Trudeau cabinet looks like Canada

In a historic swearing-in ceremony that was full of firsts, Prime Minister Justin Trudeau and his cabinet of 15 women and 15 men took their oaths before Governor General David Johnston at Rideau Hall on Parliament Hill on Nov. 4.

Trudeau is the first son of a prime minister to take office in Canada and the second-youngest in the country’s history.

From a former truck driver to a Nobel-Prize winner, Trudeau made good his promise of a diverse and inclusive government, appointing four Sikhs and a paraplegic, among others.

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Although this is not the first time Sikhs were appointed to cabinet, this is the largest number and one of them is a woman.

Among the diverse crowd are four ministers of Sikh origin — a conspicuously high number when you consider that India, where most Sikhs live, only counts two Sikhs in current senior cabinet-level positions.

Harjit Sajjan, 42, a former police officer and veteran of three military deployments to Afghanistan, is now Canada’s defense minister.

Trudeau (r) greets Navdeep Bains after swearing-in.
Trudeau (r) greets Navdeep Bains after swearing-in.

The others are Amarjeet Sohi, sworn in as Canada’s minister of infrastructure; Navdeep Bains, 38, a business school professor who now has the portfolio for innovation, science and economic development; and Bardish Chagger, 35, a daughter of Sikh immigrants who was sworn in as minister of small business and tourism.

All four are first-time parliamentarians.

In the outgoing government, Tim Uppal, a Sikh, held the rank of the Minister of State. Herb Dhaliwal was the first Sikh to become a full Cabinet Minister in Canada in 1997, followed by Ujjal Dosanjh in 2004. Dhaliwal held the Revenue portfolio while Dosanjh held Health.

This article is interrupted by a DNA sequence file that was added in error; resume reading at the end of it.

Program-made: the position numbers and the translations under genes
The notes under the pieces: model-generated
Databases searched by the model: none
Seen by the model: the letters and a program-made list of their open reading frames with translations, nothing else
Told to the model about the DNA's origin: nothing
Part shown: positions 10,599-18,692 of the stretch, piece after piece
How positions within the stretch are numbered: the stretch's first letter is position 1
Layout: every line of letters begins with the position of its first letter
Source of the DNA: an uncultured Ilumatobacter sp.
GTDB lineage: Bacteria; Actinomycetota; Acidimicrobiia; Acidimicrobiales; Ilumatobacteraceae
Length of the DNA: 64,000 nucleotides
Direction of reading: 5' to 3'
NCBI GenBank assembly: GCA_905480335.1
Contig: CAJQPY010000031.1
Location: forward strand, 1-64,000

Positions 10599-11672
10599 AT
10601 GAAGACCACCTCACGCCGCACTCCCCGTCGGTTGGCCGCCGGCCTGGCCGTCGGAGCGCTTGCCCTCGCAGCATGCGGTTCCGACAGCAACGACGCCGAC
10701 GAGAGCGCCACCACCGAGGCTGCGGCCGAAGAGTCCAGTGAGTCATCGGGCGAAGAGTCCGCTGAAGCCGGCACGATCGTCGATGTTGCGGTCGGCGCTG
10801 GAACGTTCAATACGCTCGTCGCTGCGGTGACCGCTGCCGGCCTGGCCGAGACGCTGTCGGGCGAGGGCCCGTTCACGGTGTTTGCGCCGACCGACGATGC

Two aboriginals made it to cabinet – B.C.s’ Jody Wilson-Raybould was appointed justice minister, while Nunavut’s Hunter Tootoo becomes the minister of fisheries and the Canadian Coast Guard.

Maryam Monsef, from Peterborough-Kawartha, has already made history as Canada’s first Afghan-born MP. Monsef and her family fled the Taliban in Afghanistan, arriving in Canada as refugees in 1996. Since then, she has worked in many community groups and co-founded the Red Pashmina Campaign, which raises money for women and girls in Afghanistan.

Although the Liberals elected three Chinese-Canadians, all from Ontario,none made it to cabinet.

Arnold Chan, a lawyer , was reelected in the Scarborough-Agincourt riding.

Geng Tan is the first Mandarin-speaking MP from Toronto’s Don Valley North riding. A scientist who worked for Ontario Power Corporation, Tan has a PhD in Chemical Engineering and Applied Chemistry from the Univ. of Toronto.

Shaun Chen of Scarbourgh-North holds a BS degree in Computer Science and an MA in Sociology in Education from the Univ. of Toronto.

In contrast to the 2011 election, where 9.4 per cent of all MPs were visible minorities, 2015 representation is aligned to the number of visible minority citizens

Of the 338 MPs, 14 per cent were visible minorities, which is close to parity with the number of visible minority citizens in Canada (15 per cent).

The percentage of visible minorities elected was identical to the percentage of visible minority candidates, which also had increased to 14 per cent from 10 per cent in the elections of 2004, 2006, 2008 and 2011.

The Liberal Party had the most visible minority candidates at 16 per cent while the Conservative Party and the NDP had slight under-representation at 13 per cent.

The Conservatives reelected two Chinese-Canadians – Alice Wong of Richmond-Centre and Michael Chong of Wellington-Halton Hill.

The NDP elected only one – former B.C. MLA Jenny Kwan of Vancouver East.

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